Viper-Island

Viper Island is near Port Blair in Andaman district in the Andaman Islands, the capital of the Andaman and Nicobar Islands, a union territory of India and was the site of the jail where the British used to imprison convicts and political prisoners. It has the ruins of a gallows atop a hillock. The jail was abandoned when the Cellular Jail was constructed in 1906.

In any talk about Andaman and its role in the freedom struggle, it is the Cellular Jail that finds frequent mention. But, many years before the Cellular Jail was constructed, it was the jail at Viper Island that was used by the British to inflict the worst form of torture and hardship on those who strove to free the country from the British rule.

This small island derives its name from the vessel Viper in which Lt. Archibald Blair came to Andaman and Nicobar Islands in 1789. The vessel, it is believed, met with an accident and its wreckage was found near the island.

Another story says that the name originated from the presence of vipers, snakes, on the island.

The need for building a jail there was felt only after the British set up a penal settlement at Port Blair in 1858. Ross Island functioned as the headquarters of the penal settlement. Located near Port Blair, the construction of the Viper Jail was carried out during 1864–67. Lt. Col. Barnet Ford, superintendent of the penal settlement, supervised the work. Initially, a police inspector, a head constable, two sergeants, four class I constables and 30 class II constables were posted, according to materials available at the Cellular Jail. Later on, the strength was raised gradually. Solitary cells, lock-ups, stocks and whipping stands characterised the Viper Jail. Women were among the prisoners there.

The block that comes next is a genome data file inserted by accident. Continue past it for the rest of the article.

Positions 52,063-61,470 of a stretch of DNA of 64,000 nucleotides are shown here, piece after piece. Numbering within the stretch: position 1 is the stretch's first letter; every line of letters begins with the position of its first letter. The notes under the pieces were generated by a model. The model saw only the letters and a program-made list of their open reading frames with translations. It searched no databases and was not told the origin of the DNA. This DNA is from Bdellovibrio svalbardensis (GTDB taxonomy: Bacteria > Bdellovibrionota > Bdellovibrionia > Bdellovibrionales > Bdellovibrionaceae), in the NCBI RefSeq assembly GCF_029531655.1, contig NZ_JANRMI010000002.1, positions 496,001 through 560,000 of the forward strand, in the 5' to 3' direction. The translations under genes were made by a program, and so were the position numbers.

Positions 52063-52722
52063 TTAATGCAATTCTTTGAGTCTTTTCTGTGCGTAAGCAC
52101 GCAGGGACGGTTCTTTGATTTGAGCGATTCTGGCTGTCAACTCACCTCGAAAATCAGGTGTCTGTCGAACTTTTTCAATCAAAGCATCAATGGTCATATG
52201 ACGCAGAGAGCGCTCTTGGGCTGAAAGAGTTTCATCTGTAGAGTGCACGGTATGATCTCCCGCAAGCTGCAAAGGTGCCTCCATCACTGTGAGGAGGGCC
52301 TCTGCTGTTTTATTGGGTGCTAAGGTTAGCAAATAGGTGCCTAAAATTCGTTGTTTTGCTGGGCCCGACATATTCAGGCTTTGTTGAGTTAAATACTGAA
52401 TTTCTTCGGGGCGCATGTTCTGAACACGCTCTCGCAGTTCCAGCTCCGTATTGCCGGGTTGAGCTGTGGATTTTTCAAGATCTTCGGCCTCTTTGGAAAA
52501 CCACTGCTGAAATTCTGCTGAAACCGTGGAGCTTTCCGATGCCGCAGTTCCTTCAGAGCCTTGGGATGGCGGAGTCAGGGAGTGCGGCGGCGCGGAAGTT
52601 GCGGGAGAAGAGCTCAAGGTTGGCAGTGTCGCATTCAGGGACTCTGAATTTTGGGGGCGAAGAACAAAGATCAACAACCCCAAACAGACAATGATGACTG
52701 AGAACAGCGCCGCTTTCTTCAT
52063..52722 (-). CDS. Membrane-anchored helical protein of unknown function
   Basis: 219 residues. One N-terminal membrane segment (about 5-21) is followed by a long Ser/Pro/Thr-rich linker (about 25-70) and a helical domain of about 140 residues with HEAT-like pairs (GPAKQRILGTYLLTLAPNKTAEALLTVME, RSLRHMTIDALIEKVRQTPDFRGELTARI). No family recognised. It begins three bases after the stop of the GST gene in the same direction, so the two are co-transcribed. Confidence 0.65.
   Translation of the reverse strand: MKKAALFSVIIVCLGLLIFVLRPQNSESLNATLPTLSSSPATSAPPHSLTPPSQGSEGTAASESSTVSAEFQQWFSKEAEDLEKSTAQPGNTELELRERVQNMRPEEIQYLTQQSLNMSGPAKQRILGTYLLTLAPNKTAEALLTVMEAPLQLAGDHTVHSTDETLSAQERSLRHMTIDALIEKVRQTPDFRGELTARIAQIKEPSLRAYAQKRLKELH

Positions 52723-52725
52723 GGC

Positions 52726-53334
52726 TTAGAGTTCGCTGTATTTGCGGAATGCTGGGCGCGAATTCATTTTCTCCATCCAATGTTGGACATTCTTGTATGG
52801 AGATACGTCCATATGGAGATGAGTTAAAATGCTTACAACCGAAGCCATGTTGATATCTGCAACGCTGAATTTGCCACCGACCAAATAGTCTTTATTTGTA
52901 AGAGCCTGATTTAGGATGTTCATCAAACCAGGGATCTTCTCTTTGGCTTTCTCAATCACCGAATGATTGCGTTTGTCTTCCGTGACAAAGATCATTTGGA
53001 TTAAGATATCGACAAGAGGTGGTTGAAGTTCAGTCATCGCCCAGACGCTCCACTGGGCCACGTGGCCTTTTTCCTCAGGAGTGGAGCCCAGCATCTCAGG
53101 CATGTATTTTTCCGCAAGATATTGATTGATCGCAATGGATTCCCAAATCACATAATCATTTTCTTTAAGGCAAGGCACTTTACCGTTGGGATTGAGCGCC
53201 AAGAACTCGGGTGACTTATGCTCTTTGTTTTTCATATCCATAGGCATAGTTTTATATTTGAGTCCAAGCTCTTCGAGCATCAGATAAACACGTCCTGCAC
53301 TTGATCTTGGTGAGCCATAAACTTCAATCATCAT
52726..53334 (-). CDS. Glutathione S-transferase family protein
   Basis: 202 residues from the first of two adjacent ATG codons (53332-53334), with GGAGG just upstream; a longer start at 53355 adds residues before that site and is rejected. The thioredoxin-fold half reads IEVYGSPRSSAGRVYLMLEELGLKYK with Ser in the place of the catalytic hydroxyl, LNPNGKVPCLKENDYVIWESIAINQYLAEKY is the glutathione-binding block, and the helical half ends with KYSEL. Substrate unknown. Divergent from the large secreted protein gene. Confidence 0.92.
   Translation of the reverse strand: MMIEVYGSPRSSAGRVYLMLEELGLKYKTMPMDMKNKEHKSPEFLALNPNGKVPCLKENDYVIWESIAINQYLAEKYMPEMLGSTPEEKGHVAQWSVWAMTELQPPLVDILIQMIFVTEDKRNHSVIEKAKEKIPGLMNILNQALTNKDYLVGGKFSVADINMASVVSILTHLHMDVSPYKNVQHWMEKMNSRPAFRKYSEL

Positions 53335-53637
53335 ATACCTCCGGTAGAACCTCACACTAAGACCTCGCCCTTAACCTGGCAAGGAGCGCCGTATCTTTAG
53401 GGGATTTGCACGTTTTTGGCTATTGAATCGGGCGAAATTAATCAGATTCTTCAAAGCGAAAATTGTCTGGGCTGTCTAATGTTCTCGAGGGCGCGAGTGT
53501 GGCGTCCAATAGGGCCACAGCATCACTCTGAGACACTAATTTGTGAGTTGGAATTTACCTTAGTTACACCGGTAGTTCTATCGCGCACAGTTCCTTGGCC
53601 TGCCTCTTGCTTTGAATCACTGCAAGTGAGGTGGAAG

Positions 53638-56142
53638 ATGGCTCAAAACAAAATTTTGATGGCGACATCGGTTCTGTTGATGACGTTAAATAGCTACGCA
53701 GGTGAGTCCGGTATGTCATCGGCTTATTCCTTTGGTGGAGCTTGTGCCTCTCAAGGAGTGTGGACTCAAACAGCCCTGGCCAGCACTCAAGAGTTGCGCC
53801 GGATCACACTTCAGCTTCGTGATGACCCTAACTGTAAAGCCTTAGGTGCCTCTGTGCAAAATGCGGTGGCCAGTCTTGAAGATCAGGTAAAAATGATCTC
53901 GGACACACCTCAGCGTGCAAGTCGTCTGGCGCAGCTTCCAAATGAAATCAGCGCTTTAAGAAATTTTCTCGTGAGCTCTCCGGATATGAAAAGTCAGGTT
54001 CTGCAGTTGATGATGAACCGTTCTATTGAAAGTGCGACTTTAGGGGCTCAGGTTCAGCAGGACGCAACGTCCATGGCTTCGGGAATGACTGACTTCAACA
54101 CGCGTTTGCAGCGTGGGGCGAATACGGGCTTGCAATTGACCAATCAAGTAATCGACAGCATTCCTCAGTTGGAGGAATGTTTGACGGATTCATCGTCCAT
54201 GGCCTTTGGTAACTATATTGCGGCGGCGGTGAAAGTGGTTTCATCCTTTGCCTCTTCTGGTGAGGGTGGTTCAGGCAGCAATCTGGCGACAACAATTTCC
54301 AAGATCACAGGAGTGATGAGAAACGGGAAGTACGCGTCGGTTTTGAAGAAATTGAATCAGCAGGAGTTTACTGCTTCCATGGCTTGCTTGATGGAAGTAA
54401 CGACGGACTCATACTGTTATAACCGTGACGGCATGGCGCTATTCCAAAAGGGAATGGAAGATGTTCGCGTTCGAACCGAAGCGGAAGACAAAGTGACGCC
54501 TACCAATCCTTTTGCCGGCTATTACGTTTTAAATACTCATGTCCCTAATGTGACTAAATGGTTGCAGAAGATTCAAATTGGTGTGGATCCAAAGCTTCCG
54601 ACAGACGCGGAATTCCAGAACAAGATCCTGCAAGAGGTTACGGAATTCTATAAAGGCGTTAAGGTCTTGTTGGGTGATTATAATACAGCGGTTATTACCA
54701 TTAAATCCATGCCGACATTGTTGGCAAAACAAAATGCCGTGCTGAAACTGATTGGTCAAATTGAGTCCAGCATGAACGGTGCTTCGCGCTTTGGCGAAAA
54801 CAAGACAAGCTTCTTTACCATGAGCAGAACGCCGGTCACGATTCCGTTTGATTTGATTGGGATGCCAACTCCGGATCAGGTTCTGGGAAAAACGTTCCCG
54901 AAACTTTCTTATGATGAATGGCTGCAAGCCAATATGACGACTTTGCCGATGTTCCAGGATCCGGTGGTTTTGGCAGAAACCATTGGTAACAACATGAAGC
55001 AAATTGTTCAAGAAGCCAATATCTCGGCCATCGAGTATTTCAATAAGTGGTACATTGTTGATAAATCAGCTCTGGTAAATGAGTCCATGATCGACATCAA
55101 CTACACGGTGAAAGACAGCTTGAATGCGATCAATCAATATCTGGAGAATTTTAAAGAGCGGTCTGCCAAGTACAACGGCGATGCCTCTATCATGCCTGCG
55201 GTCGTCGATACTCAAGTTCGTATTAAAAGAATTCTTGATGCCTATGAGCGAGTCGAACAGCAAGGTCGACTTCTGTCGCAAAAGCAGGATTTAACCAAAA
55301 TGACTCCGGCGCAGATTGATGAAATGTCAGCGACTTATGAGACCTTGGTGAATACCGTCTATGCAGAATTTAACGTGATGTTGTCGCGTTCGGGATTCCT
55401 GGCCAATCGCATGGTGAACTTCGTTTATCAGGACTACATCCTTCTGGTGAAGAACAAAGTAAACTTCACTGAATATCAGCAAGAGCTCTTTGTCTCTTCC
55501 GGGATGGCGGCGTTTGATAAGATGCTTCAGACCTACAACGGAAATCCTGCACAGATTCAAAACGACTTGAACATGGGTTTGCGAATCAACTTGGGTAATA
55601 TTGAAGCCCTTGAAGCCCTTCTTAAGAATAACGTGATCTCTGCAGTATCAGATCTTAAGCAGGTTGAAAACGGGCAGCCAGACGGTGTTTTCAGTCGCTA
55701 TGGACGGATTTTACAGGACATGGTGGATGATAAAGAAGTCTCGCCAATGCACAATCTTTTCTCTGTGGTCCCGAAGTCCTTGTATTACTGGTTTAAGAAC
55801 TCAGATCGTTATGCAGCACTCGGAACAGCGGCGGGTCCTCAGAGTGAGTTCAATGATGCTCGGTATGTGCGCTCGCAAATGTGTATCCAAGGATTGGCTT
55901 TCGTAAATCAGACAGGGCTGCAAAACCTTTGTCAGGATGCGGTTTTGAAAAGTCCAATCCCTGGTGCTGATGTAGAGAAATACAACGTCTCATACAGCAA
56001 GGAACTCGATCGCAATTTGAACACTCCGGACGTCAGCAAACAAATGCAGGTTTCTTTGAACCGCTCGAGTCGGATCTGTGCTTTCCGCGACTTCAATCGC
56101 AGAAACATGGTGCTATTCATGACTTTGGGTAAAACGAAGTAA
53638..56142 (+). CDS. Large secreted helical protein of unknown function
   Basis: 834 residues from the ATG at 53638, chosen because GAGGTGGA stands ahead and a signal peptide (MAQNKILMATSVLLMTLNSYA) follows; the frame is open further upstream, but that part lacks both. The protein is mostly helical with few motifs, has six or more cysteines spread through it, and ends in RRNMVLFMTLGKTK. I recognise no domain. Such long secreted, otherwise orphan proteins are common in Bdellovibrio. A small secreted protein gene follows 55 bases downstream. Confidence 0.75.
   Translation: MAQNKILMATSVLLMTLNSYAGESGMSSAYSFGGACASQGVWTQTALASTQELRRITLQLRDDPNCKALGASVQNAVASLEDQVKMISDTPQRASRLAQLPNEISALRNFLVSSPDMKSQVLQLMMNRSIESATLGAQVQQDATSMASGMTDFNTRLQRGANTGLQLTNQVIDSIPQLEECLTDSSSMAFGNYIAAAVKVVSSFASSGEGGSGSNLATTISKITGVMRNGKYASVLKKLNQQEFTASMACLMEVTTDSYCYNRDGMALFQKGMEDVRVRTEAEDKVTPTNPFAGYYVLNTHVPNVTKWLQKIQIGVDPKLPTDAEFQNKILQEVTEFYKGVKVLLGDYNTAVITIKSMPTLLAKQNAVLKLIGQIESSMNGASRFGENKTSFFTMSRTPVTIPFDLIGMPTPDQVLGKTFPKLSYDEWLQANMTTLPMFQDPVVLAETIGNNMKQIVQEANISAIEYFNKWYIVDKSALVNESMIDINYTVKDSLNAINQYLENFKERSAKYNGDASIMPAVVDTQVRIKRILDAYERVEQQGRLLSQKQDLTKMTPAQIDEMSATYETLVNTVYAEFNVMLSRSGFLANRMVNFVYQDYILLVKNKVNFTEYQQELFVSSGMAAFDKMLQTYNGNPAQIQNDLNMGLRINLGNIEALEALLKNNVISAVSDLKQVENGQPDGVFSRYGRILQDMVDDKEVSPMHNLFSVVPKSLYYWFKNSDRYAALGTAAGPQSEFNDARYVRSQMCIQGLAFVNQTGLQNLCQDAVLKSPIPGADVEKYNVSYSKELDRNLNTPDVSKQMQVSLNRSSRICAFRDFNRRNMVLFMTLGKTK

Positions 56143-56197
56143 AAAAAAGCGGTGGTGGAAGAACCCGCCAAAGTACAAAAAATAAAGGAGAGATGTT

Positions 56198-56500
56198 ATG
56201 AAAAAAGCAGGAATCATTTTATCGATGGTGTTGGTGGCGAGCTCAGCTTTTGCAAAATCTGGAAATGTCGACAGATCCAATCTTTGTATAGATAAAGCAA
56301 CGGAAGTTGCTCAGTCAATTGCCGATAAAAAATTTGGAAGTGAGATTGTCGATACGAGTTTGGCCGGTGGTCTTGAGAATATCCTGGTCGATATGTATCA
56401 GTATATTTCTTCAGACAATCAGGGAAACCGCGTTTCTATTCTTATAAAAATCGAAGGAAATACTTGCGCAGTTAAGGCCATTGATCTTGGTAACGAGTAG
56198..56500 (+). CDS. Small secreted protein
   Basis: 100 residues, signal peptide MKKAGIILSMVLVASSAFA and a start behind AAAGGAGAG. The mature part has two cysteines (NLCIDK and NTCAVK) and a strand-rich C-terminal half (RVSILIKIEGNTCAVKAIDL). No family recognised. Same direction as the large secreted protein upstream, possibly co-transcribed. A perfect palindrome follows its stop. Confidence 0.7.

The conditions at the jail were such that the place got the notorious name, “Viper Chain Gang Jail”. Those who had challenged the might of the British authority were chained together and confined at night by a chain running through coupling of irons around their legs. It was at this jail that members of the Chain Gang were put to hardest labour. Brij Kishore Singh Deo, popularly known as Maharaja Jagannath of Puri, was treated like an ordinary convict and kept in the Viper Jail, where he died in 1879.

The Jail has secured a permanent place in the history of the freedom struggle as it was here that Sher Ali, a Pathan from Peshawar, was hanged after he assassinated Lord Mayo, Indian Viceroy, on February 8, 1872 at Hope Town jetty, opposite Chatham Island. After the construction of the Cellular Jail, the Viper Jail’s importance declined.

Today, the two-storeyed Jail building stands tumbled to the plinth level except for a portion of the roof with the outer wall dilapidated. But for a few birds which have built their nests inside the tomb of the gallows, only a deafening silence prevails there. Situated near Port Blair’s harbour, Viper Island can be approached in 20 minutes from the Phoenix Bay jetty. The Harbour Cruise, available daily from the jetty, provides an overall view of different points of the harbour and a trip to this haunted Viper Island.

Viper Island is a serene beautiful tourist destination and can be approached by harbor cruise originating from Phoenix Bay Jetty in Port Blair. This place is visited by number of tourists as it has multiple attractions with historical importance and also has mesmerizing picnic spots with natural picturesque environments.